Despite Media Announcements to the Contrary, Hospitals Have Ample Capacity for COVID-19 Patients. In Fact, They Are Almost Empty

Empty hospital, Youtube
image_pdfimage_print


Many cities and states have called for lockdowns, business closures, and curfews to slow the spread of COVID-19. The justification supposedly is to avoid overwhelming hospitals. For most of 2020, rising positive test results of COVID-19 have brought with them fears of swamped hospitals and COVID-19 patients dying in hallways. Data shows, however, that hospitals nationwide have ample space to deal with both routine medical issues and COVID-19 patients. A well-functioning hospital normally runs at about 85% capacity. The US Department of Health and Human Services estimates that hospitals nationwide now are at about 75% capacity. Intensive-Care Units are even lower, at 63.5%. Patients who tested positive for COVID-19 occupied less than 15% of all hospital beds nationwide – and, of course, most of those patients do not have COVID-19 in spite of the tests.

In 2020, millions of dollars were invested in the construction of new medical facilities for the anticipated onslaught of COVID-19 patients that never materialized. Most of these facilities have been closed. For example, the city of Chicago spent $120,000,000 on four facilities that, in the end, treated 38 patients, none of which were proven to have had COVID-19. -GEG

As fears persist of overwhelmed medical systems and at-capacity hospitals nationwide, data indicate that ample hospital space remains available for both COVID-19 patients and other medical needs, with one official at a major hospital network stating that the country is “managing pretty well” the latest surge of COVID-19.

For most of 2020, rising positive test results of COVID-19 have brought with them fears of swamped hospitals, overwhelmed medical systems, emergency patients being turned away, and COVID-19 patients being triaged, suffering and dying in hallways and vestibules.

Much of that fear crystallized in the early stages of the pandemic, when parts of the northern Italian medical system were put under significant strain due to a crush of COVID-19 patients. In response, leaders and medical officials around the world suspended elective surgeries and constructed emergency medical facilities to cope with anticipated waves of COVID-19 patients.

In many cases those facilities were eventually shuttered for lack of patients, even after millions of dollars had been invested in their construction. In Chicago, for instance, the city spent $120,000,000 on four facilities to treat a total of 38 patients.

The latest spike in positive COVID tests has brought renewed fears of hospitals straining under an influx of COVID-19 patients, with some facilities across the country reporting difficulties managing large numbers of patients, either from a dwindling number of scarce beds or not enough medical officials to man them, or both.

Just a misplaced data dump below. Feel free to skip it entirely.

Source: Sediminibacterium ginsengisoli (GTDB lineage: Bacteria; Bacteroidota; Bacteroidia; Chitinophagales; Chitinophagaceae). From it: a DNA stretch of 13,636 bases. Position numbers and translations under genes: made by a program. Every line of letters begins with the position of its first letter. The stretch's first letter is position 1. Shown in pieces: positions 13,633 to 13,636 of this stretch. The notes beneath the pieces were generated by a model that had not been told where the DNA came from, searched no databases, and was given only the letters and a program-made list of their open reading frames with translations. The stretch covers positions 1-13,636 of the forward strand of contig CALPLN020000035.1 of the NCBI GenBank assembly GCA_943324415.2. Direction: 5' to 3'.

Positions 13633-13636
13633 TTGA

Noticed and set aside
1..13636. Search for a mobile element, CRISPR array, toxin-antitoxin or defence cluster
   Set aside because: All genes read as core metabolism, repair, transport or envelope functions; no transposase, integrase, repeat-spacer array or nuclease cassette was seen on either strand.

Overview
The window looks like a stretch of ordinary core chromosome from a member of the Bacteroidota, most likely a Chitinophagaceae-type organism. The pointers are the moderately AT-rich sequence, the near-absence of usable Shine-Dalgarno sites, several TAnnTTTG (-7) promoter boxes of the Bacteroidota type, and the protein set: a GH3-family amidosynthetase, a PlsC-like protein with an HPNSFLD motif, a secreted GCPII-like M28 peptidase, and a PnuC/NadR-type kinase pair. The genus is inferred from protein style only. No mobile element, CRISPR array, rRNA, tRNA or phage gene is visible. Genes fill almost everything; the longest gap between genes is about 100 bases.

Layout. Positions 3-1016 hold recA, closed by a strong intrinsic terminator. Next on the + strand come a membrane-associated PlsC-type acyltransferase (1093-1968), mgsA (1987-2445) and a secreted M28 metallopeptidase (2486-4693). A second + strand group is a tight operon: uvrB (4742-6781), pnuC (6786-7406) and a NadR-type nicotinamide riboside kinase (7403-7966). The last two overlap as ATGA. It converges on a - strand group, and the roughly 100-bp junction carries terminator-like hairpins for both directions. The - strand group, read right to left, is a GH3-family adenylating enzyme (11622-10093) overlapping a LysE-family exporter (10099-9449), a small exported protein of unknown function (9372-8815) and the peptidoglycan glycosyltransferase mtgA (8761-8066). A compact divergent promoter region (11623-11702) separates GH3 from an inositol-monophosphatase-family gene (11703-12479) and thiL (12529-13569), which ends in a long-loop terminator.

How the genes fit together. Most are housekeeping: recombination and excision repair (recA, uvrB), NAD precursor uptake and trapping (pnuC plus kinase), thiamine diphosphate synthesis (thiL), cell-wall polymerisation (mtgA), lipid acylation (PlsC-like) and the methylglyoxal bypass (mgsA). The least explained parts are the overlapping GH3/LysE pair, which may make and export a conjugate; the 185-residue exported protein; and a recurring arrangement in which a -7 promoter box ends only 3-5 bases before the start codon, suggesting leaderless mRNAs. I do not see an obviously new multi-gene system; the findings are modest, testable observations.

Capacity nationwide appears to be far from overwhelmed

Yet federal government data compiled from state-level reports suggests that hospitals nationwide have considerable space left to deal with both routine medical issues and COVID-19 patients.

The Department of Health and Human Services offers on its website estimates of hospitalization rates across the United States. The data, the department says, is “estimated from hospital submissions, either reported through their state or reported through HHS Protect,” which the department describes as “a secure data ecosystem … for sharing, parsing, housing, and accessing COVID-19 data.” (HHS did not respond to queries about any limitations or caveats to the data.)

The HHS numbers belie forecasts of impending collapse of the U.S. medical system. As of Saturday, the department estimated that hospitals nationwide were at about 75% capacity. ICU beds were even lower, at 63.5%. Patients who had tested positive for COVID-19 occupied just under 15% of all beds nationwide.

Read full article here…

Visit our Classified ads.

Check out our Classified ads at the bottom of this page.

Recent stories & commentary

Health

Simple Steps to Prevent Breast Cancer

May 10, 2021 Dr. Mercola 2

Susan Wadia-Ells said that having high levels or vitamin D3 and losing excess weight can reduce the risk of contracting breast cancer by 80%. Dr. Mercola said that the risk can be further reduced to over 95% by also cutting out dangerous vegetable oils.

Classifieds

For classified advertising rates and terms, click here. The appearance of ads on this site does not signify endorsement by the publisher. We do not attempt to verify the accuracy of statements made therein or vouch for the integrity of advertisers. However, we will investigate complaints from readers and remove any message we find to be misleading or that promotes anything fraudulent, illegal, or unethical.

Subscribe
Notify of
guest
3 Comments
Oldest
Newest Most Voted
Inline Feedbacks
View all comments
Louis Teff
Louis Teff
5 months ago

Ah, the hospital overload lie. Fooled us once – shame on you. Fooled us twice – shame on us. When they did this last April/May people went into hospitals taking videos and found them empty. Nurses so busy they had time to do tic-toc videos.

Ed
Ed
5 months ago

Hospitals over here are BEGGING for business ! ! !
Running TV ads saying they are READY for ANY type
surgical procedures – like the old time barber shops –
2 chairs / NO WAITING.

Allan Doucette
Allan Doucette
4 months ago

15% are called Covid because a faulty PCR test says so. In Canada 45,000 of smoking related deaths and 14,600 die of air pollution related deaths I doubt the death certificate states the real cause with supposed Covid deaths. There is a serious virus that needs to be eradicated but it’s not Covid, it’s Fascism.